A healthy software project has a well-developed software development life cycle (SDLC) that helps coordinate efforts across individuals and teams. It is important to separate your different testing environments, for example Development, Production, and QA. With a traditional configuration housed in a private data center, this is often done using different sets of hardware or virtual servers for each phase.

AppFog, CenturyLink’s Platform-as-a-Service (PaaS) based on Cloud Foundry, provides all the tools necessary for isolating environments required by your SDLC. In addition to that, AppFog leads to more efficient sharing of application resources during the development, testing, and production phases. That means you reap the benefits of significant infrastructure and labor cost savings.


Before you can deploy anything to AppFog, you need to sign-up for a CenturyLink Cloud account and enable AppFog. If you are ready to get started, but are not yet a CenturyLink Cloud customer, no problem. Get started on CenturyLink Cloud with a free trial. Try our most popular products, or MarketPlace Partners offerings, allowing you to create a combination of products that best fits your business needs.

In order to get the most out of this tutorial, you'll want to know the basics of AppFog. For a deeper dive into how AppFog works, check out this Knowledge Base article. To learn about deploying popular PHP frameworks to AppFog, check out this series of articles.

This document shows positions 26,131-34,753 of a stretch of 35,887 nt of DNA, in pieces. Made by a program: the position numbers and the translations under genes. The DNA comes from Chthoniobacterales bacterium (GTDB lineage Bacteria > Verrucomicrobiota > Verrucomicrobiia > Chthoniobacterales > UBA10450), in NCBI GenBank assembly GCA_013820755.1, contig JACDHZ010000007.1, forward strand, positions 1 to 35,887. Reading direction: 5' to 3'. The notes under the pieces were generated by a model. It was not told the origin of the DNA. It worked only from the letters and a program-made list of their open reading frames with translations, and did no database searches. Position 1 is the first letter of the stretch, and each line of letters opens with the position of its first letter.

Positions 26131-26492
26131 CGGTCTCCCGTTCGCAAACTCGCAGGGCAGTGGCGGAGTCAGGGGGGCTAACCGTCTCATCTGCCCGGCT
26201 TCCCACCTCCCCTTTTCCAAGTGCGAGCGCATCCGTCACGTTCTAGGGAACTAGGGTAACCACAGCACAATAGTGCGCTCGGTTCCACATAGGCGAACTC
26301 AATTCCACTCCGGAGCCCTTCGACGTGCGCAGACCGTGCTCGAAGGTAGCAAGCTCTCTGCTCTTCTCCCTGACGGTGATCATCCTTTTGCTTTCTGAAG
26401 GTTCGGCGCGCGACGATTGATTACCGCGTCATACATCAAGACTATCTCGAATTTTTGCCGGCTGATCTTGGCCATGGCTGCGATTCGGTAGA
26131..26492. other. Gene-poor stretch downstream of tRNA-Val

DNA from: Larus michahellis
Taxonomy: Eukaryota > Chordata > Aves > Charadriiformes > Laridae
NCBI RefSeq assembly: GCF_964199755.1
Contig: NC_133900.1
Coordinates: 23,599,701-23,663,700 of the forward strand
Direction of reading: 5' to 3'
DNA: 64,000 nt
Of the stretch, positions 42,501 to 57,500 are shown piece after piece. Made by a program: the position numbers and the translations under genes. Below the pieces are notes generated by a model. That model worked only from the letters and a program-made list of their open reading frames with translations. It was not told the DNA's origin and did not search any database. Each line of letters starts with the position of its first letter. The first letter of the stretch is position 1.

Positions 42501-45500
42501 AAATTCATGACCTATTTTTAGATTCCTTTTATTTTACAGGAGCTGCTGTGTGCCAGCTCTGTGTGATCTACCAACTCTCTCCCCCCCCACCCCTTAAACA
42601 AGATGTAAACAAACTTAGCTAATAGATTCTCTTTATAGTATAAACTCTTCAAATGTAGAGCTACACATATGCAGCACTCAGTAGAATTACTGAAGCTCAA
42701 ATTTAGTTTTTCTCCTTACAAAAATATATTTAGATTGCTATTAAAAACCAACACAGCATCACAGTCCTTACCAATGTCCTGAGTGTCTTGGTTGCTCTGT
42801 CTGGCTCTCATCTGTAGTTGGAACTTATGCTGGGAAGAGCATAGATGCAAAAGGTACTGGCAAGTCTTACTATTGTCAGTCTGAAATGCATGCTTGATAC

Tools Used

AppFog allows you to host cloud-native applications easily without worrying about provisioning, maintaining servers, and separate services. AppFog applications deploy quickly, scale automatically, and give you access to the full range of CenturyLink Cloud products.

Introducing Cloud Foundry Spaces

AppFog uses role-based access control (RBAC) to grant permission to individual application deployment targets. Every AppFog application and service is tied to a space. That space provides AppFog users with a shared location for application deployment and maintenance. Each space can have its own RBAC rules, resource allocation, and configuration. For instance, you could have specific members in a Developer space that don't have access to manage the Production space.

Creating a New Space

To create a new space, log into your CenturyLink Cloud account and navigate to the Control Portal. Then, follow the directions below.

wNew Space

  1. Select a region from the left-side navigation. The regions are circled in red in the screen shot.
  2. Click create space.
  3. Enter a name for the new space in the form. Create Space
  4. Click create space.

Managing Space Membership

To manage the RBAC configuration for AppFog spaces, you will need to log into your CenturyLink Cloud account and navigate to the Control Portal. To select a space and add a members to it, follow these steps: New Space

  1. Select a region from the left-side navigation. The regions are circled in red in the above screen shot.
  2. Select a space from the left-side navigation or from the SPACE list on the region screen. These two areas are circled in green in the screen shot.
  3. Select the Members tab.
  4. To give a user access to the space, click add a member.
  5. Fill in the user name and check mark the roles the user will have. These roles grant permissions in the space and are assigned per user, per space. Add Member
  6. Click add member to finish the member configuration process.

Accessing Spaces from the Command Line

Once you have your AppFog spaces configured you can use them to deploy and manage independent instances of your applications.

Keeping Separate Manifests